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Posts Tagged ‘Rochford Street Review’

 

Kosovo Sky 2001 (c)Michael J. Whelan

Nectar of War

The ground could feel them,
returning to nests with the arsenals
of their colonies,
rotors vibrating the air
on convoys of black silhouettes
zipping by,
dozens of helicopters
swarming overhead
like eager wasps,
tail-booms jutting out
like giant stings
with artillery pieces,
heavy mortars and vehicles
slung beneath their painted bodies
like sacs full of the nectar of war.

 

Michael J. Whelan

 

Published in the ‘contemporary Irish poets feature’ in issue 22 of Rochford Street Review – July 2017

see https://rochfordstreetreview.com/2017/07/06/michael-j-whelan-five-poems/

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Young boys near village Mass-grave, Kosovo 2001, Photo – (c)Michael J. Whelan

 

Children of the War

(Peacekeeping in Kosovo)

 

Once, on the outskirts of a future memory,
we stopped our convoy
on a narrow road
near a fallen tree.
I was in the lead vehicle
bringing supplies to a forgotten village
the war had touched,
our first time on that ground.
The tree blocked the route
as if booby-trapped.

There was movement in the woods
as we pushed through,
we didn’t shoot.
It was good to see them,
we drove by and they came in to view
hands raised high- begging.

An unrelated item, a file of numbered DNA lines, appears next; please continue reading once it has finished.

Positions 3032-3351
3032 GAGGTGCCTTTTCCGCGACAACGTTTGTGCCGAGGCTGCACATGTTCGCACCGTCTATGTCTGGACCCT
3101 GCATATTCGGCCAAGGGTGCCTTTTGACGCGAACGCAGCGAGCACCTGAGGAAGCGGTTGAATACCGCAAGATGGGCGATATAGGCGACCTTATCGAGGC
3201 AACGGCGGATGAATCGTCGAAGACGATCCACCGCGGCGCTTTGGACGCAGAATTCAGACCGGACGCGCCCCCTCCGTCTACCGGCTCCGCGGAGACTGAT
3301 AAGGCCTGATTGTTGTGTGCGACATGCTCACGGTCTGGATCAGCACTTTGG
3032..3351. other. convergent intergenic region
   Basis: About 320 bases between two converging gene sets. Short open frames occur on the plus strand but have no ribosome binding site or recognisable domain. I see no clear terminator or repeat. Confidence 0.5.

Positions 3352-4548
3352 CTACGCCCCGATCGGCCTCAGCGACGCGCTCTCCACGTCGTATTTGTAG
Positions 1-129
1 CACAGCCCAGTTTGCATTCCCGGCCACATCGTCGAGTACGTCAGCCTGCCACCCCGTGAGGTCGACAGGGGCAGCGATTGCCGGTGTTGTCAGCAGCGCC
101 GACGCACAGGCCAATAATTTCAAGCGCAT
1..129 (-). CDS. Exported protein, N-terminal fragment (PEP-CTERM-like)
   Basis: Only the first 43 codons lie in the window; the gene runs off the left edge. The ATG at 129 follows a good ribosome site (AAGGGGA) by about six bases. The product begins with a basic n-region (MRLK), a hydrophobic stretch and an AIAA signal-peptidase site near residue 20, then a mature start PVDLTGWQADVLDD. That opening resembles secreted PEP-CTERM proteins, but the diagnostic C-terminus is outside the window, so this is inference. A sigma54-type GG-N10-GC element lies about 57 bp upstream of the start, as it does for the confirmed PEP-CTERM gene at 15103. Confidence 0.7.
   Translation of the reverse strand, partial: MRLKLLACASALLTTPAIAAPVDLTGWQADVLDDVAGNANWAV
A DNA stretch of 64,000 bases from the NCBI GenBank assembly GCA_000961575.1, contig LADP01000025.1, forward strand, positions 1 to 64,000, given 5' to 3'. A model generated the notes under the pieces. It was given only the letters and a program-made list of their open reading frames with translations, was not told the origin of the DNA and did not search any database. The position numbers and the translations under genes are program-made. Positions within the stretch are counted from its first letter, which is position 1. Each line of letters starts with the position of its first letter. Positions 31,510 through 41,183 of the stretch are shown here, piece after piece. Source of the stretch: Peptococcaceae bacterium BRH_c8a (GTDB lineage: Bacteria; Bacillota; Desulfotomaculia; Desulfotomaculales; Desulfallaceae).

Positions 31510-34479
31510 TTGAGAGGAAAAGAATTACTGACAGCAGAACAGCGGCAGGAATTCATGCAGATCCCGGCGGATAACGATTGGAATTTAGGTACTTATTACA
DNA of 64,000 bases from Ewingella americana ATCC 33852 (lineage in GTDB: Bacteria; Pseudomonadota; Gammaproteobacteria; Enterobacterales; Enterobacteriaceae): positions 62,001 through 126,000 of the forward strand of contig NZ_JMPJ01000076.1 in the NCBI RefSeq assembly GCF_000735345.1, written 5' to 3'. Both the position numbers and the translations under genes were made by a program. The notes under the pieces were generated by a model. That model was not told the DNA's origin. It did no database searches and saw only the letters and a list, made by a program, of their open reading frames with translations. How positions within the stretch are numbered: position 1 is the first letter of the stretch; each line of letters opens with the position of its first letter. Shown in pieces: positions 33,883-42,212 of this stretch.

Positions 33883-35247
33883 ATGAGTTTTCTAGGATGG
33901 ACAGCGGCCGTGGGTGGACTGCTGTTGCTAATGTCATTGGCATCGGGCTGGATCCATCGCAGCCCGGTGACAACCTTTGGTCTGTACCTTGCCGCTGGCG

The ambush turned out
to be scared children
weary of uniforms,
we gave them chocolate
for their little victory.
There was nothing to fear
though they didn’t know it
when they saw us coming
and in the long run of things
their tactics worked –
their smiles keep me awake sometimes.

 

Michael J. Whelan

Published in the ‘contemporary Irish poets feature’ in issue 22 of Rochford Street Review – July 2017

see https://rochfordstreetreview.com/2017/07/06/michael-j-whelan-five-poems/

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Destroyed house – Kosovo 2001. (c)Michael J. Whelan

Deranged

(Kosovo, Winter 2001)

 

Cold day
Rain
Old woman
Damaged
Smelled
Ancient urine
Matted hair
Dirty clothes
Filthy skin
Living
In ruin
Burnt out shell
Hungry
Dying
Weeping
Gone mad
Charred remains
Her family
Inside home
Inside her
Murdered
Fearful
Of strangers
Would not be helped
Could not
Deranged.

Michael J. Whelan

 

Published in the ‘contemporary Irish poets feature’ in issue 22 of Rochford Street Review – July 2017

see https://rochfordstreetreview.com/2017/07/06/michael-j-whelan-five-poems/

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Birds – (c)Michael J. Whelan

 

Days of Peace

There weren’t many birds
in the hills of South Lebanon
when I was a peacekeeper,
they were never a feature
of the historic landscape
that I can remember

except for the vultures
circling up high on summer thermals,
the smaller creatures had all been killed
by the time the spring had ended,
nothing to stir poetics in a future poet.
But there were times during days of peace
when villages came to life
with the call to prayers from ancient minarets
when the local people spoke
of a recent Barhah – a gift from God,

the moment when they personally encountered
a new born child and the Adhan was recited –
the first words a baby hears
(a call to prayers whispered into the left ear),
and I think now how abundant the skies must have been
before the crusades

and how many times since
a new born child
has encountered that same call to prayers.

Michael J. Whelan

 

Published in the contemporary Irish poets’ feature in issue 22 of Rochford Street Review – July 2017

see https://rochfordstreetreview.com/2017/07/06/michael-j-whelan-five-poems/

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